Jury views controversial Michael Jackson documentary – AP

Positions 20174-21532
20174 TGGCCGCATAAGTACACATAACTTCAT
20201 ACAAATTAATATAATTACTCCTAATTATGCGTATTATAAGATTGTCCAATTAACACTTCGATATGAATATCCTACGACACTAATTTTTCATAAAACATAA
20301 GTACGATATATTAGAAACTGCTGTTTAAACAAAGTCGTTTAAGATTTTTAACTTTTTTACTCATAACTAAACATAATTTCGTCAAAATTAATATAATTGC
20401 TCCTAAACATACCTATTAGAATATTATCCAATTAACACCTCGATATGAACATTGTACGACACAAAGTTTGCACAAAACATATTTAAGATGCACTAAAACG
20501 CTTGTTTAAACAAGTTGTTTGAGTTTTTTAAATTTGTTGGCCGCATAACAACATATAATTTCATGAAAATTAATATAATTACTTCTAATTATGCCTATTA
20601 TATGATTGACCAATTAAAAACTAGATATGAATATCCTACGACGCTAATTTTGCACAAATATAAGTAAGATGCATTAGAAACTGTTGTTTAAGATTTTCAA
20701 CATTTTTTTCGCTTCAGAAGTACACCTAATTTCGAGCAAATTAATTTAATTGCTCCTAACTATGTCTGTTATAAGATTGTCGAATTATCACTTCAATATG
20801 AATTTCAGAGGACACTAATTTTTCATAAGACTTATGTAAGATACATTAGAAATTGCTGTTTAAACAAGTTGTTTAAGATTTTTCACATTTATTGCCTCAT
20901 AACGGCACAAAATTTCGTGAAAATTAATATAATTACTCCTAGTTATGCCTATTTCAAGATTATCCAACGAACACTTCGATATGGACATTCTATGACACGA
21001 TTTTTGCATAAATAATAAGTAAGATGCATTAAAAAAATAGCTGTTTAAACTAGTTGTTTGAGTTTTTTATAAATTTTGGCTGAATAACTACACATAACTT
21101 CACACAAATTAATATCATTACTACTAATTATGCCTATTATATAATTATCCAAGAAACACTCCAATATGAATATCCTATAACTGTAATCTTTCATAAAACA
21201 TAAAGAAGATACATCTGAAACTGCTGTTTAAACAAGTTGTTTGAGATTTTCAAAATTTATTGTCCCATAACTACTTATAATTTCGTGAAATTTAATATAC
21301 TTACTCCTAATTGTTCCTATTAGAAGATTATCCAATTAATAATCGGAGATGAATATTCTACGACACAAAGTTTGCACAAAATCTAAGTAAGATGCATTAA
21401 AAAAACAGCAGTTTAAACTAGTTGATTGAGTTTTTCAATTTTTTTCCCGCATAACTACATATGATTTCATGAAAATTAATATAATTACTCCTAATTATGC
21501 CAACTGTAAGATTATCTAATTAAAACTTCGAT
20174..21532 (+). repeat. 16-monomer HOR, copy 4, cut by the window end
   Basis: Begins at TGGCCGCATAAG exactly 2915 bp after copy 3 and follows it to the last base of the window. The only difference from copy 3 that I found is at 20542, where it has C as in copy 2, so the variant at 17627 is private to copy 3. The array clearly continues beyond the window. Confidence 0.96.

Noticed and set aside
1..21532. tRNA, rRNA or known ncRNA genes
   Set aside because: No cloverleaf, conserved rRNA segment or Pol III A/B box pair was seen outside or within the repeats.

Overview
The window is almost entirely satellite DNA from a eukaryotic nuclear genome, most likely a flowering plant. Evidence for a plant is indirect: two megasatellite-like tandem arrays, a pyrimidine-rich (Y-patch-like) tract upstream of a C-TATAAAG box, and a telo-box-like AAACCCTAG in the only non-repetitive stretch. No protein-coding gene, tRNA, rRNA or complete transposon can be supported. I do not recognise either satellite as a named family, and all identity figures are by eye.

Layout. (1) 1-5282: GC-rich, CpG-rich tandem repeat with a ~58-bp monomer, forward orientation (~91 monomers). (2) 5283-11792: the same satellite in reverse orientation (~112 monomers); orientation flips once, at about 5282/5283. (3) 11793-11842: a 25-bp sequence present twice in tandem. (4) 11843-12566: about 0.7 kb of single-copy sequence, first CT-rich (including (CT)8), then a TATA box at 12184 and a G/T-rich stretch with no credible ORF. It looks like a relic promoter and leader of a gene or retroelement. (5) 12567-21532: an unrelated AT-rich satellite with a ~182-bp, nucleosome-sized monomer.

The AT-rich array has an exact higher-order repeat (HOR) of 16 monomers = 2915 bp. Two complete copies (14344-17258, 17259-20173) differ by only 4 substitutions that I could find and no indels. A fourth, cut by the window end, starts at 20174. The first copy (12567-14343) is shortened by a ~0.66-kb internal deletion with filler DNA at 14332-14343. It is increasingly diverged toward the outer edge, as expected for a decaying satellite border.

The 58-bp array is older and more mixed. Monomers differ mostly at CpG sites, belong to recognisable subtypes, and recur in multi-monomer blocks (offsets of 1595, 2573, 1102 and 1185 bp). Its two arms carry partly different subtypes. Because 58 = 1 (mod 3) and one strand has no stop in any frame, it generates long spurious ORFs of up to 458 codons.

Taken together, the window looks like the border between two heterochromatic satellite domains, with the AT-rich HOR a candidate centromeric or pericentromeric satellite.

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[b]Jury views controversial Michael Jackson documentary[/b] By LINDA DEUTSCH, AP Special Correspondent Tuesday, March 1, 2005 (03-01) 15:08 PST Santa Maria, Calif. (AP) — Jurors in the Michael Jackson child molestation case on Tuesday watched the TV documentary that sparked the case, seeing the pop star and the boy who would ultimately accuse him acting as happy friends celebrating his recovery from cancer. “He’s really a child at heart,” the boy tells an interviewer. The documentary “Living With Michael Jackson” was shown after defense attorney Thomas Mesereau Jr. finished an opening statement in which he suggested the entertainer may testify. “Michael will tell you one time he got a very bad feeling at Neverland,” Mesereau said at one point, referring to an incident with the accuser’s family at his estate. At another point he said, “Mr. Jackson will freely admit that he does read girlie magazines from time to time. He absolutely does not show them to children.” Mesereau’s suggestion was intentional, Jackson spokeswoman Raymone K. Bain said in an interview. “They have not made a decision yet. But clearly they have spoken about it,” she said. Jackson, who would be exposed to cross-examination if he takes the stand, is not on the defense witness list. Jurors watched the documentary after prosecutors called its maker, British journalist Martin Bashir, to the stand. During the viewing, Jackson dabbed his eyes with a tissue during a segment in which he says children are his reason for living. The program, taped in 2002 and aired in 2003, led to the investigation that ultimately resulted in charges that Jackson molested a then-13-year-old cancer survivor and conspired to hold the boy’s family captive. As the jurors watched on a large screen in the hushed courtroom, some leaned forward in their seats, a few smiled or laughed when Jackson said humorous things, and a few bobbed their heads along with Jackson’s music. Some smiled when the video showed Jackson singing “smile while your heart is breaking” as he left a hotel. Jackson’s mother, Katherine, also smiled at times from the audience. After the viewing, Mesereau sought to have Bashir’s testimony and the documentary stricken when Bashir refused to say how many hours of videotape were recorded during the making of the program. Superior Court Judge Rodney S. Melville refused to strike the video or the testimony. Mesereau then asked that Bashir be held in contempt and the judge said he would review the testimony before deciding that issue. Jackson appeared agitated when Bashir was on the stand, at one point putting out his arms as if to tell him to speak up. Bashir was testifying in a near-whisper. As Bashir was being peppered with questions by Mesereau, the witness’ attorney, Theodore Boutrous Jr., repeatedly invoked California’s shield law for reporters and the First Amendment, saying that as a journalist Bashir did not have to answer questions about unpublished materials. Bashir refused to answer about 30 times, and Mesereau told the judge he wanted to call the journalist back as a defense witness. The judge said he would decide that after Mesereau shows why Bashir should testify. At the end of the day the prosecution was questioning a new witness, Ann Gabriel Kite, who said she was brought in by a former Jackson lawyer to do public relations after the Bashir documentary aired. Kite said her job was to “immediately begin protecting Mr. Jackson’s reputation” and after looking over media coverage she decided her area of attack would be to “take the focus off Mr. Jackson’s frailty as a human and put it back on his genius as a musician.” As Jackson left court, reporters asked him how he was feeling. He said “good,” then added “angry.” He thanked reporters and walked away. Although the documentary is best known for Jackson’s comments about allowing children to sleep in his bed, it also exposed jurors to a sympathetic portrayal of Jackson. The singer is seen racing go-carts and climbing trees, as well as teaching Bashir how to “moonwalk.” At one point Jackson emotionally describes abuse that he claims he and his brothers received from their father, Joe Jackson, during their days in the Jackson 5. “I remember hearing my mother scream, ‘Joe, you’re going to kill him,'” Jackson says at one point. The documentary also referred to Jackson’s relationships with adult women, and briefly showed the 2002 incident in which he dangled one of his children from a hotel balcony in Germany. At one point, Jackson appears with the boy who is now accusing him, and his brother and sister. The children do a dance routine in Jackson’s kitchen. Later the boy holds hands with Jackson and says the pop star is perpetually childlike and understands children. “You’re an adult when you want to be one,” the boy says. When the boy says that Jackson once told him and his brother, “If you love me you’ll sleep in the bed,” Jackson tells the interviewer that the children slept in his bed and he slept on the floor in a sleeping bag. Holding the boy’s hand tightly, Jackson says, “My greatest inspiration comes from kids. It’s all inspired by that level of purity. I see God in the face of children.” ___ Associated Press Writer Tim Molloy contributed to this report. Source: http://sfgate.com/cgi-bin/article.cgi?file=/n/a/2005/03/01/state/n135202S78.DTL

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